The Wagner Family
Directed and edited by Tony Palmer. Gonzo Multimedia TP-DVD172, 106 mins., subtitled
"If you haven't got anything nice to say about anybody," Alice Roosevelt Longworth once said, "come sit next to me." Director Tony Palmer must have extended the same invitation to the biographers, musicians and especially the Wagner descendants who address the camera in this verbose documentary that seems incapable of organizing its justified biliousness and outrage.
Palmer's scattershot approach, circuitous narrative and inadequate identification of speakers and their relationships can make a viewer long for the clarity and focus of a Ken Burns or Sixty Minutes documentary or even a History Channel cram course. Perhaps there are just too many targets — the twentieth-century Wagners' ignominious affiliation with Hitler; the new generation's infighting; the Regie-hubris raging in the Bayreuth temple today. But when even the scholars indulge in questionable tactics on camera, disparaging or imitating the minor players, the moral compass fogs up. At times a numbing effect sets in, and you may even start to suspect the motives of Palmer's star witness, whistleblower Gottfried (son of Wolfgang), who rats out Grandma, Dad and Uncle Wieland with the newfound zeal of a desperate plea bargainer.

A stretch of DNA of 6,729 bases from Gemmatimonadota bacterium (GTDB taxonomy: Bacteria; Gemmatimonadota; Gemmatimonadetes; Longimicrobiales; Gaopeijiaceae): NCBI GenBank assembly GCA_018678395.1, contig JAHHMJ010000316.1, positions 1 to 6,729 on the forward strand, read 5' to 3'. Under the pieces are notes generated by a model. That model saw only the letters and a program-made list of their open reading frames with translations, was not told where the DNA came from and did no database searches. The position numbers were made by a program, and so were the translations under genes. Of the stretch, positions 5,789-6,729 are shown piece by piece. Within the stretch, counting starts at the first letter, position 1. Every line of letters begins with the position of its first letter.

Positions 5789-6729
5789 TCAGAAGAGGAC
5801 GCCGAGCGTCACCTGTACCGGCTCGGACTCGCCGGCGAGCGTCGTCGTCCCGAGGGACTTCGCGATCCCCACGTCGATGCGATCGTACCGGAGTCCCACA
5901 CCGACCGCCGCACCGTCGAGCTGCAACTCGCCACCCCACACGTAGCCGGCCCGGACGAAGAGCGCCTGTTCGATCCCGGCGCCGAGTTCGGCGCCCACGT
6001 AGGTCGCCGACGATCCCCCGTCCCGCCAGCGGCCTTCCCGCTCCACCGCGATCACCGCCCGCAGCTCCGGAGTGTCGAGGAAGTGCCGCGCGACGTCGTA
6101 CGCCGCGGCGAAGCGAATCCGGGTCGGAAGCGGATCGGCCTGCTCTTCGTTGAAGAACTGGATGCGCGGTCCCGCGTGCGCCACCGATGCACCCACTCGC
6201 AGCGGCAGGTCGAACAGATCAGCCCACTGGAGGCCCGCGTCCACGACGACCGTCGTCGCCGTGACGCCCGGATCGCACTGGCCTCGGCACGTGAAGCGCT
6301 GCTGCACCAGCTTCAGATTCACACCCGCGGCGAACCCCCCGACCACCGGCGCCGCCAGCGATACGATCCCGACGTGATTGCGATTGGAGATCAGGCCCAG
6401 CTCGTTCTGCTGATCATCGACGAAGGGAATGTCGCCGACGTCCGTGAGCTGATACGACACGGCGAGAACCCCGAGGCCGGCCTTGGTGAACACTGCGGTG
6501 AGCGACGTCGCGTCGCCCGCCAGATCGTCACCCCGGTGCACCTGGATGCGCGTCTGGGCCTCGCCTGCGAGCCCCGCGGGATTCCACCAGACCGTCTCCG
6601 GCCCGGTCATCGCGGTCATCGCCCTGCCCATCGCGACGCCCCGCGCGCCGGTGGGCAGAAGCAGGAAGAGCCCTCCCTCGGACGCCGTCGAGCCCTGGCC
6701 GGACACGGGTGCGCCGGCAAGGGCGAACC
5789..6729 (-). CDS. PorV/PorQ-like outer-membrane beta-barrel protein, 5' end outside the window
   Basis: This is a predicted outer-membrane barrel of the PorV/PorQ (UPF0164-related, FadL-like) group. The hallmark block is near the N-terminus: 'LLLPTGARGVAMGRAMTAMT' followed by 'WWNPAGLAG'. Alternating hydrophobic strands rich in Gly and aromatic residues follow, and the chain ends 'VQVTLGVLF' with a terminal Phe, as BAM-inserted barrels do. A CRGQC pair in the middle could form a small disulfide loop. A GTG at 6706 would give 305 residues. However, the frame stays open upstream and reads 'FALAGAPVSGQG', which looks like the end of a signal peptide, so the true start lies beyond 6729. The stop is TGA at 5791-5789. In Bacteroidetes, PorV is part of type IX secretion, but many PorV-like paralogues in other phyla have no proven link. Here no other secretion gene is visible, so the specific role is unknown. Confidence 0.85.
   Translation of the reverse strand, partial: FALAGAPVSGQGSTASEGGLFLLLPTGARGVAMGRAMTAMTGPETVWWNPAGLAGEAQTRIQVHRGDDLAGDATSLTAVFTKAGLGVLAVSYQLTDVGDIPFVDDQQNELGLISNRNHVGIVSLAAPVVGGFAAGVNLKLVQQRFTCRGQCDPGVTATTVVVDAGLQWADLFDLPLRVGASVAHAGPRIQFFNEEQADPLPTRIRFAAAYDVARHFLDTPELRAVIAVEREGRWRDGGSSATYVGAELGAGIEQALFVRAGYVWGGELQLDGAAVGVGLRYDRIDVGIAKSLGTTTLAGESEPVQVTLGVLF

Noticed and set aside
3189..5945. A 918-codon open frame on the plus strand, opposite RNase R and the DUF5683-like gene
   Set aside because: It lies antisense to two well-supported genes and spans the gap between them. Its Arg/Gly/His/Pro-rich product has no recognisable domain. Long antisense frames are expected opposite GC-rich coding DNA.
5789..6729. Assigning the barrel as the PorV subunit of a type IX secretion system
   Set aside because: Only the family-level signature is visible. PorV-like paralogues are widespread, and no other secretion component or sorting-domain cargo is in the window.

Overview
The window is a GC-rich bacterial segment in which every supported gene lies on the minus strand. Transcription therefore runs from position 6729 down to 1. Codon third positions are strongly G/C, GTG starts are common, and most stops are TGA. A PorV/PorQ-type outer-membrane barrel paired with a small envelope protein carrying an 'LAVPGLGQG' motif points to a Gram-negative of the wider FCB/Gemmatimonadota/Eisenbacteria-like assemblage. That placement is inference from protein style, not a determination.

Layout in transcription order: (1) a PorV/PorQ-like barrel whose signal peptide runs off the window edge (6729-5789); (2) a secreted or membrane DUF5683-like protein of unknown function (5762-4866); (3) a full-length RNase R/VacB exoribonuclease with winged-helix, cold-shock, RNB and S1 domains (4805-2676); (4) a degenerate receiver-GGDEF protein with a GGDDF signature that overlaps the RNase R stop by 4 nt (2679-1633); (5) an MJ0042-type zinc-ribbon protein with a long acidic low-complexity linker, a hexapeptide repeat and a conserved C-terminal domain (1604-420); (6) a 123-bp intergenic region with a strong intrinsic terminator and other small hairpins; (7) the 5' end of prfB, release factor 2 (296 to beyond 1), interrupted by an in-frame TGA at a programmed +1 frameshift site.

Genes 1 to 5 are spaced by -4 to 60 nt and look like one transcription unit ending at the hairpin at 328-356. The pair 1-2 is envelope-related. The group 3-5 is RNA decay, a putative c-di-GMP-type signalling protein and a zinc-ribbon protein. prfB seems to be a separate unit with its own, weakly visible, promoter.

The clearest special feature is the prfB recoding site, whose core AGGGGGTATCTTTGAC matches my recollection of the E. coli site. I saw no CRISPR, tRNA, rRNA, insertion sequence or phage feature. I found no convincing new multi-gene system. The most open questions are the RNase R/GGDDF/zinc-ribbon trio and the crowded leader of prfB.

At least the denunciations result in a few scoops. Even dabblers in the voluminous Bayreuth/Wagner histories know that the master's only son, Siegfried, led a double life as secretly gay bearer of the precious Wagner seed. (He was wedded, at age fifty-seven, to eighteen-year-old Winifred, who bore Wolfgang, Wieland and two daughters.) We learn here, from Wieland's former mistress, soprano Anja Silja, of the shadows cast by that history, and more importantly of Wieland's anguished guilt about his own wartime experience operating a concentration camp of his own, Flossenburg, close to home in Bayreuth. "That is what killed him," she states, recalling his death from cancer in 1966. It is also news that, according to one daughter, Wieland's work at Bayreuth drew heavily on funds from Silja, when we thought the young soprano had merely provided romantic and artistic inspiration.
Both grandsons escaped legal consequences for their past, but the film portrays Wolfgang as the greater villain thereafter. It is possible to doubt some of the accusations, such as that he evicted Wieland's family from their lifelong home, "Wahnfried," and destroyed historical evidence, but the footage we see of Wolfgang vilifying his nieces and his own children is almost sickeningly self-incriminating.
In its zeal to equate Wagner and Nazism, the film cites some simple-minded charges, such as branding Parsifal a paean to German racial purity. Too often Palmer relies on knee-jerk associations, pairing Nazi footage with a Wagnerian soundtrack as if the two arose from a single source.
And yet, even this confused jeremiad eventually airs some interesting artistic and ethical issues concerning the current Wagner generation. Wolfgang's daughters Eva and Katharina, codirectors at Bayreuth, question the family's exclusive right to rule the festival in perpetuity and the composer's exclusive domination of its repertoire. Gottfried's final comment after all the crimes and recriminations also has considerable resonance: "Can you be proud to be a Wagner?"
DAVID J. BAKER
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